How To Store Your Wine
by: Jennifer de Jong
So, you love wine, you’ve bought a few of your favorite bottles and you store them in a wine rack on your counter or on top of your refrigerator. Then one day your friend brings you a bottle and you get another bottle for a gift and you begin to run out of room on your counter. Then you begin thinking…where is the best place to store my wine. Most wine lovers have seen the day that requires graduating from a couple bottles in a rack to coming up with some sort of system to sort, store, and keep wine accessible. The following are some tips for keeping your wine healthy and tasting good long-term.
Wine is best stored under cool, dark, airy conditions, free from vibration, odors and dampness. A cellar need not be under the house. The single most important factor is temperature stability. Wines stored where the temperature varies gradually with the seasons are better off than wines stored in a room which is heated during the day and then allowed to cool to winter temperatures at night.
The ideal cellar temperature is 12-15oC(53-59F) with a relative humidity of 65-75%. It is worthwhile using a thermometer to monitor summer temperatures. It may be a cause for concern if the cellar temperature goes much over 18oC(64F), as warm conditions will accelerate the development of your wines, possibly reducing the pleasure to be had from them.
Store wine on its side, ideally with the neck sloping slightly upwards so that the cork remains wet, the bubble of air is in the shoulder and any sediment will collect at the bottom of the bottle. This will make the wine easier to decant. Place the bottle with the label facing up or use written neck tags so you do not disturb a wine to identify it. Align the bottles so that the corks are visible – this will allow easy inspection for problems such as leakage.
Depending on the size of your cellar and your budget, your wines can be stored in either racks or boxes. There are various racking and storage systems available ranging from metal individual bottle storage racks through to custom-built wooden systems. Cardboard cartons in which wines are packed provide efficient insulation and also protect the wine from light. Another alternative, albeit an expensive one, is specially designed styrene boxes, which provide excellent insulation and double as wine racks.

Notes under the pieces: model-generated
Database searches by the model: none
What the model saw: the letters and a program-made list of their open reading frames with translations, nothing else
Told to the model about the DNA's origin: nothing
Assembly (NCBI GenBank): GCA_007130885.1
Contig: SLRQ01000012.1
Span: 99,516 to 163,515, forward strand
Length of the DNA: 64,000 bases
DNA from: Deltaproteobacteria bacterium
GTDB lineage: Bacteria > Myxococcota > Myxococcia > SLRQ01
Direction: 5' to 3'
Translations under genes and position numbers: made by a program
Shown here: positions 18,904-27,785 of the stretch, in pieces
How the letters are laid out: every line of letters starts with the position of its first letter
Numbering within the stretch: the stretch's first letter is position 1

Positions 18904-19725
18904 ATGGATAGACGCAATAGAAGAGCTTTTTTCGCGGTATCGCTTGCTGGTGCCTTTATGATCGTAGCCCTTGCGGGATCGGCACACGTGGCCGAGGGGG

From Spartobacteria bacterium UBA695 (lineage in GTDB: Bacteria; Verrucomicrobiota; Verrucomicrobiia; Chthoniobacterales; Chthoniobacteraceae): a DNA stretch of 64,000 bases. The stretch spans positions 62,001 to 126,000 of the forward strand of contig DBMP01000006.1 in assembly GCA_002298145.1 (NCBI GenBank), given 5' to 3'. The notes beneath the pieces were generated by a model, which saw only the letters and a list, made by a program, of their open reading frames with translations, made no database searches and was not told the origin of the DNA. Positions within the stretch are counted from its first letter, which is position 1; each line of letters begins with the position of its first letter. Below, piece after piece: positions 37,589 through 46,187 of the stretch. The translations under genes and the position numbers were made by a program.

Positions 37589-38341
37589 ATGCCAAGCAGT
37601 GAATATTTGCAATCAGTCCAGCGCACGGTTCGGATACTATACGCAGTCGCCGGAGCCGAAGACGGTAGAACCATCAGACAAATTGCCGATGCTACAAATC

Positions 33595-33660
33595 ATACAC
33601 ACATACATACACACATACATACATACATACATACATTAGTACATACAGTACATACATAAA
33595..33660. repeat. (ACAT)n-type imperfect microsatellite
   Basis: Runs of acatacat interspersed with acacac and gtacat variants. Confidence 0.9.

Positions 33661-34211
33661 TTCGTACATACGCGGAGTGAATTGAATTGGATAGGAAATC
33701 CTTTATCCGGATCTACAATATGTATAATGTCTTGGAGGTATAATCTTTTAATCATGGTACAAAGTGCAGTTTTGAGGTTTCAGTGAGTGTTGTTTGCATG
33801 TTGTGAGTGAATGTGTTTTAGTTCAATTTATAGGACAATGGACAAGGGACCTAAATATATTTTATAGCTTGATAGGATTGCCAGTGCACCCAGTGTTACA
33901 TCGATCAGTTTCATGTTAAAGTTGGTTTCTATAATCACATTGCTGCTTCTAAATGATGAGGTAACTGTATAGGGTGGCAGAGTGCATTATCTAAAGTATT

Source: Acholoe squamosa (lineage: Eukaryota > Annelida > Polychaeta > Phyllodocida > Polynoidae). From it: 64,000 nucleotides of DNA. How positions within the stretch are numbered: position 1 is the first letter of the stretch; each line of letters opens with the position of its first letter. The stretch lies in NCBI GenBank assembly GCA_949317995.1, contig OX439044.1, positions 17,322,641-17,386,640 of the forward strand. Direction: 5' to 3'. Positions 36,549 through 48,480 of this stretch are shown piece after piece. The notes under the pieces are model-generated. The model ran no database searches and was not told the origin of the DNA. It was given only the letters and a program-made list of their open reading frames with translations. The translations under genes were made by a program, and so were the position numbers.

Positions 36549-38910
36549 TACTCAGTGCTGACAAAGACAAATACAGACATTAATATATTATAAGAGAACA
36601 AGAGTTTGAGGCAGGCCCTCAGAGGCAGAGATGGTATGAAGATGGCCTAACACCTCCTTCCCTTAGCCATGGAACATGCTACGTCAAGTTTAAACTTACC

Air conditioning and refrigeration may effectively reduce temperatures but will also reduce humidity causing cork shrinkage. Buckets filled with water and regularly topped up will usually solve this problem. Alternatively, several companies now offer cellaring cabinets of varying sizes, that are, effectively, modified refrigerators with humidity control and these same companies can also supply humidity control units for rooms.
It is important to note that your wines will mature more quickly if your cellaring conditions are not ideal. If you are like me, you have more everyday style wine in your cellar than anything. These wines are better to drink quickly rather than store for years and years. However, proper storage conditions will keep your wine from spoiling too quick and you may be surprised with the excellent aging results you achieve with some higher end or more complex styles such as Bordeaux or Pinot Noir/Burgundy. Try asking your local wine merchant to suggest some wines for you that age well and have fun starting a collection of age worthy wine to go with your everyday wine.
Jennifer de Jong is a long time wine drinker, enjoyer of wine, and non-wine-snob. She is the founder of VinoVixenz a snob free zone for learning all aspects of wine culture. From how to pronounce difficult wine names to to free wine reviews and ratings. We provide a of free online guide of information to help the every man and women learn more about every aspect of wine.